Pope Francis denounces growing ‘demonization’ of enemies and outsiders

VATICAN CITY (RNS) The pontiff’s exhortation, at a ceremony to elevate 17 new cardinals, seemed to take aim at nationalist anger roiling countries around the world, including the U.S.

CHR Comment: The reporter interprets statements of Francis and applies them to Donald Trump and to conservative Catholics. None of the quotations mention Trump or the conservatives so the writer’s applications to them seem odd and inappropriate. The pope’s comments seem clearly international rather than directed against persons in the United States. The article feels less like reporting and more like editorializing.

Source: Pope Francis denounces growing ‘demonization’ of enemies and outsiders | Religion News Service

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Black Majority Church Burned And Vandalised With “Vote Trump”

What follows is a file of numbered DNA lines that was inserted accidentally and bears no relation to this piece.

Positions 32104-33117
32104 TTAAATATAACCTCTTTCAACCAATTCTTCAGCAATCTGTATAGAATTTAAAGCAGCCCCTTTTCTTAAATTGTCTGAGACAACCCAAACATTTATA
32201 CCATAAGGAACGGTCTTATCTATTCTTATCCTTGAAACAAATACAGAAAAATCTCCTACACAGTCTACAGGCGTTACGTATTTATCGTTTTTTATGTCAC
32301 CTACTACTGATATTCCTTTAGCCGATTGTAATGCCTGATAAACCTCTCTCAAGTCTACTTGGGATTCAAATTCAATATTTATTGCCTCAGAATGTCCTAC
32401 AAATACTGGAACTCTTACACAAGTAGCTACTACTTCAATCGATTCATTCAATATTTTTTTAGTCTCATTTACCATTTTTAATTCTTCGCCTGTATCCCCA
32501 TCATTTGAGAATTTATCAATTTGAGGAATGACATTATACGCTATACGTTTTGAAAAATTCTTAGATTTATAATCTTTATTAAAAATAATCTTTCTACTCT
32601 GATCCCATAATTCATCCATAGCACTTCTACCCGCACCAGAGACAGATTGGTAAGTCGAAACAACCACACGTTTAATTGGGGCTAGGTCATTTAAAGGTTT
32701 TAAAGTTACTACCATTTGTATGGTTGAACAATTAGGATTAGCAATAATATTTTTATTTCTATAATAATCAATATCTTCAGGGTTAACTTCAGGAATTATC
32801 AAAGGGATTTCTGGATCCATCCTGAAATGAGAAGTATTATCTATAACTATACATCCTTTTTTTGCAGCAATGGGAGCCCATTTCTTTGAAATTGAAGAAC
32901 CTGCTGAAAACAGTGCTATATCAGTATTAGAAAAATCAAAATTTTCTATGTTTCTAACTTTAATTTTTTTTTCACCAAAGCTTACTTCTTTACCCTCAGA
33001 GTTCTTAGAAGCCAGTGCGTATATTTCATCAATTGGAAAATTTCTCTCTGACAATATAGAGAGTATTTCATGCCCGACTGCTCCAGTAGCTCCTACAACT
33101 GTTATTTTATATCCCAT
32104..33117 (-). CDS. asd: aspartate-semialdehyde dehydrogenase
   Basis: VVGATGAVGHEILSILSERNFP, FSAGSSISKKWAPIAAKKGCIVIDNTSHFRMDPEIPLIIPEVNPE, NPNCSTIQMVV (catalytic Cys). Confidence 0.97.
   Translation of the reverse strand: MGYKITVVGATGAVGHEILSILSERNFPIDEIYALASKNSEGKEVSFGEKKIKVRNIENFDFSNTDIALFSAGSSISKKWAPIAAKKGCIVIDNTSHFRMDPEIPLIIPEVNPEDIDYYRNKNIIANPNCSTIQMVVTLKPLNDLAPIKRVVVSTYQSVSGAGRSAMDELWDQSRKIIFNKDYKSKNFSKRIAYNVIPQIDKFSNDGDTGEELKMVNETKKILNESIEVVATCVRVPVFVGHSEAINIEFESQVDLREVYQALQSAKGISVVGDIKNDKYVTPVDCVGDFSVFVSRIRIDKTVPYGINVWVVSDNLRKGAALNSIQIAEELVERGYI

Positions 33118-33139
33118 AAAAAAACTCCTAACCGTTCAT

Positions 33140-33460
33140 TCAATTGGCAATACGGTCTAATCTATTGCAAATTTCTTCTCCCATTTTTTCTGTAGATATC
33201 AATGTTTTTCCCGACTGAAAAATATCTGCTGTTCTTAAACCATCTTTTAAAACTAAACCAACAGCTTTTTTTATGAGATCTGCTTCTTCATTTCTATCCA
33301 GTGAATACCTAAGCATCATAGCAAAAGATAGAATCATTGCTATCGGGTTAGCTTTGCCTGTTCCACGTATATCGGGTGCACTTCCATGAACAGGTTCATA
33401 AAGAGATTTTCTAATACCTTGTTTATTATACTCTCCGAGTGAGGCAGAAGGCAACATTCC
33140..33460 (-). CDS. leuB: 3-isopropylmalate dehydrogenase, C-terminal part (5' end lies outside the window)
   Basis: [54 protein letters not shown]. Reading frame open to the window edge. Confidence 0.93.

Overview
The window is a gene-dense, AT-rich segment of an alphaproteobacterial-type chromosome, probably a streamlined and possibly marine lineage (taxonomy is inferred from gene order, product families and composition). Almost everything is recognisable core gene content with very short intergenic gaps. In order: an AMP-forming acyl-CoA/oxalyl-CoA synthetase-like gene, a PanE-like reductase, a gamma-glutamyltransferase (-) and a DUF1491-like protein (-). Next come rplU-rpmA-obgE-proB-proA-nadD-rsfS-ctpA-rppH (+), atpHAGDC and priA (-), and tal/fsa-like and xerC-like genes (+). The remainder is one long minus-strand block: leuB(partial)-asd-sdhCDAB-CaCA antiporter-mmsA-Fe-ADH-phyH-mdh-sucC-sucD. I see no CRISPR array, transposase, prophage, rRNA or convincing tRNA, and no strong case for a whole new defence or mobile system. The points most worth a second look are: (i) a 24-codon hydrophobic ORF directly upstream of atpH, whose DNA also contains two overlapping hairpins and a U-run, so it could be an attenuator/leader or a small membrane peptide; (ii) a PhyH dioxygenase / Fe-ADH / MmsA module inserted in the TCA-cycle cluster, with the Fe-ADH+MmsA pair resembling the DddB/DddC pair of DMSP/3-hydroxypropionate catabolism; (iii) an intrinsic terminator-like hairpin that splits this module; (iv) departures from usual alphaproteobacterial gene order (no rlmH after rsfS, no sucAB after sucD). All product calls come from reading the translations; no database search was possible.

Hopewell Missionary Baptist Church in Greenville was set on fire on Tuesday evening and suffered extensive damage.

CHR Comment: Sad stupidity connected to the election. This story dates from Nov. 3. I am still in the process of updating my list of events after teaching in South Africa and accepting a call to parish ministry.

Source: Black Majority Church Burned And Vandalised With ‘Vote Trump’ | Christian News on Christian Today

Evangelicals Aren’t Who You Think

Most of us aren’t conservative white Trump supporters. We need to reclaim our stolen identity.

CHR Comment: I saved this article back in October before the election. It provides an interesting perspective on what it means to be Evangelical, a term used historically, theologically, and politically in American dialogue.

The term comes from German “evangelisch,” which Martin Luther and other reformers used to describe their churches in the sixteenth century. This was a theological use of the term, referring to the Reformation churches as churches “of the Gospel” in contrast with medieval Catholicism, which focused so much on tradition and piety.